Before traveling to Brunei, I already knew that the number one thing to do there was visiting the Ulu Temburong National Park. After all, it is one of Brunei’s main sights, and for a nature lover like me, a trip to the park was the highlight of my Brunei trip. The park covers 50,000 hectares of pristine rainforest and is full of rare plants and over 40 butterfly species.
Booking the Tour
The park is huge, but only a small fraction of it is open for tourists, and the only access there is by boat, so the most common way to visit the park is with a tour. You can either choose a day trip (like I did) or opt for a multi-day trip.
The day I arrived in Brunei, I checked out tour companies’ addresses online and headed for the first one: BorneoGuide. Their office is located in the city center, near the central bus station. The cost is $125 for a day-trip when you book for more than two people. They also offer a “Complete rainforest experience” where you spend two nights in the park. But this time, a day trip was enough for me. After all, it included all of the highlights of the park, like the canopy walk and waterfall swim. Also, all transport, water and food were included in the price.
I hadn’t done that much research about the different tour companies beforehand, but I was happy with my choice. BorneoGuide is an eco-friendly tour company employing local people in Temburong and offering overnight stays at their Sumbiling Eco Village.
If you are traveling during the high season, I would recommend booking the tour ahead by emailing the tour company.
Day trip to Ulu Temburong National Park
The day started at 7:30 am when the driver picked us up from our hotel. We picked up three more people on the way to the jetty: an elderly German lady and two Japanese women (mother and daughter, I assume).
At the jetty, we were met with a local woman who was helping us with the boat tickets. We were told that the next speedboat is full, and we would have to wait for another boat that leaves in an hour. I’m was a little baffled why she didn’t buy the tickets beforehand, but I guess when you have been traveling for long enough, it has become a norm that things never go as smoothly as they would in your home country.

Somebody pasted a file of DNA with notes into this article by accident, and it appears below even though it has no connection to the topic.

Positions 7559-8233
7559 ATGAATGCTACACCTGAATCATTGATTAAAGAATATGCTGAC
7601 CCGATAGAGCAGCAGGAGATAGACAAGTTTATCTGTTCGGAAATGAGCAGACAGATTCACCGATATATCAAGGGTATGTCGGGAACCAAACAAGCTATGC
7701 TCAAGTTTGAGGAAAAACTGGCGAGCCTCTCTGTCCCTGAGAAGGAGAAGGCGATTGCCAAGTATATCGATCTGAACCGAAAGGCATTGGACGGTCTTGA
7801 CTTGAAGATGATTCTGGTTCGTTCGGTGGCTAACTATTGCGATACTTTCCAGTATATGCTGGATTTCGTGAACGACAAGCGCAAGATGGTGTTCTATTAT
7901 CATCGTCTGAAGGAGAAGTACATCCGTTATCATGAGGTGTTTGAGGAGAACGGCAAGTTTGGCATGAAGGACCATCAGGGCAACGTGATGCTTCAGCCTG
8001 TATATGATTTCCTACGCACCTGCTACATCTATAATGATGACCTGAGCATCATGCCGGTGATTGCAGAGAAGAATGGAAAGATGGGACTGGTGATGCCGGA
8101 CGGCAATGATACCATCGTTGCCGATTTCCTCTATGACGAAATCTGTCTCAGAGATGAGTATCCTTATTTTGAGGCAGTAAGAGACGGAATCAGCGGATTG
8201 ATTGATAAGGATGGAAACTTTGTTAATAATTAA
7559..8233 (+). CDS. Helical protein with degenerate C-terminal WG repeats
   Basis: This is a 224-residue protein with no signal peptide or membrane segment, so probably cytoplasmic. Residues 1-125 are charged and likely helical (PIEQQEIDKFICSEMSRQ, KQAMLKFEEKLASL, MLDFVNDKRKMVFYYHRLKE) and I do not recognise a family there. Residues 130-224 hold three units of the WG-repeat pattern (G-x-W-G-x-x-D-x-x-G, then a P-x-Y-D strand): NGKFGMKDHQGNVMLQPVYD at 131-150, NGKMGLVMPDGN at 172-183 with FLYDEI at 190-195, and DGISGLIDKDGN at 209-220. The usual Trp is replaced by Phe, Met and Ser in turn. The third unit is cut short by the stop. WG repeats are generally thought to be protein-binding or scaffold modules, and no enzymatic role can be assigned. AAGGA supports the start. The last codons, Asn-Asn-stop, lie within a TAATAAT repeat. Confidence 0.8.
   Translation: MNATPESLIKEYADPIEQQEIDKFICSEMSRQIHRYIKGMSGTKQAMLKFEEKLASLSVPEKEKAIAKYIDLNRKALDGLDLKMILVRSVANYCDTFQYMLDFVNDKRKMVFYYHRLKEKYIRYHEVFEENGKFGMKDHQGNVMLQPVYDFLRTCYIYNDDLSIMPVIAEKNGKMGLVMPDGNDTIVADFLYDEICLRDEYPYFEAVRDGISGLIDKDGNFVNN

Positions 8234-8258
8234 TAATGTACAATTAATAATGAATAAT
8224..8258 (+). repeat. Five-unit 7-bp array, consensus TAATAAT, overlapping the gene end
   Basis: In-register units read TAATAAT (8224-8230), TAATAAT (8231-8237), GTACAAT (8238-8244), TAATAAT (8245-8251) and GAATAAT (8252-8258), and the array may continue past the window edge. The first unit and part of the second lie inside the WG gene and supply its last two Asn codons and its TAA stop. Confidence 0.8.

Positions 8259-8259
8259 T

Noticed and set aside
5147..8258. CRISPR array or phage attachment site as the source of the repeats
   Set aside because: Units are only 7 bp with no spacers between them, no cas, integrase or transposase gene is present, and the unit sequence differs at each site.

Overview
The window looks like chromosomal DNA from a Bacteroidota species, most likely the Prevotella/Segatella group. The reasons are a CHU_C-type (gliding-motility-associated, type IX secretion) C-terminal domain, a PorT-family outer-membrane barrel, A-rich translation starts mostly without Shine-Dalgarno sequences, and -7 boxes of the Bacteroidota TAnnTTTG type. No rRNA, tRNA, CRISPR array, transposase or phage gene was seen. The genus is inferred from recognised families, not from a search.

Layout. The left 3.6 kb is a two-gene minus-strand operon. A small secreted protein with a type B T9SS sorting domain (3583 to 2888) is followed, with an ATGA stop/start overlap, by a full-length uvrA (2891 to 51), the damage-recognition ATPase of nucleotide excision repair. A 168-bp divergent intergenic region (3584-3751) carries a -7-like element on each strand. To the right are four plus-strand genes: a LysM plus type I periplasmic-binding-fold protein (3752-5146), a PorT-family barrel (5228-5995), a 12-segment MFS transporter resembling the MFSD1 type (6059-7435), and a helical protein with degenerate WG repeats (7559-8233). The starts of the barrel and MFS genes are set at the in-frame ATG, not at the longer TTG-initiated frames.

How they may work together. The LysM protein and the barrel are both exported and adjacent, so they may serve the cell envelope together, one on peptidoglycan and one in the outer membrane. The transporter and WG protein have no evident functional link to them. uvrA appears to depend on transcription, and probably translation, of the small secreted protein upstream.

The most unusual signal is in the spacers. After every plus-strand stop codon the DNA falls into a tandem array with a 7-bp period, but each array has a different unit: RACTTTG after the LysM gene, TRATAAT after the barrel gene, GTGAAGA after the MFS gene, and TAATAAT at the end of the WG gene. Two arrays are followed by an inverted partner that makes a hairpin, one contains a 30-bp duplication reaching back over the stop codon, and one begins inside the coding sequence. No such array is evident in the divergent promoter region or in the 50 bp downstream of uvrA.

Around nine o’clock, we boarded a small speedboat and started our 45-minute boat trip to Bangar, the only town in Temburong. The boat trip already got me excited as we first went through Brunei River, then the ocean and finally the small river channels of Temburong River.
In Bangar, we were greeted by Seha, a lovely young woman who would be our tour guide for the day. We soon learned that unlike most of the women in the west of Brunei, she is not Muslim but instead a member of Iban tribe. It was fascinating to hear her stories and learn more about her culture and traditions during the day.
The first thing we did in Bangar was to buy some snacks at the market, and then we continued driving to Sumbiling Eco Village, where BorneoGuide has their park lodge. Seha explained to us that the grounds were actually her ancestral village, and her relatives had made a deal with BorneoGuide. BorneoGuide rented the land and also hired the local Iban people to work for them.
At the Eco Village, we ate our snacks for breakfast (delicious fried bananas and vegetables) and had a short briefing about the day’s schedule. There was also a chance to use the toilet and refill water bottles. After seeing the lodge, I kind of regretted not booking the multi-day trip as the place looked so lovely and peaceful nestled among the rainforest, river flowing just next to it.
We then grabbed life vests and started another 45-minute long boat trip – this time with a lot smaller boat that fits seven people sitting right behind each other.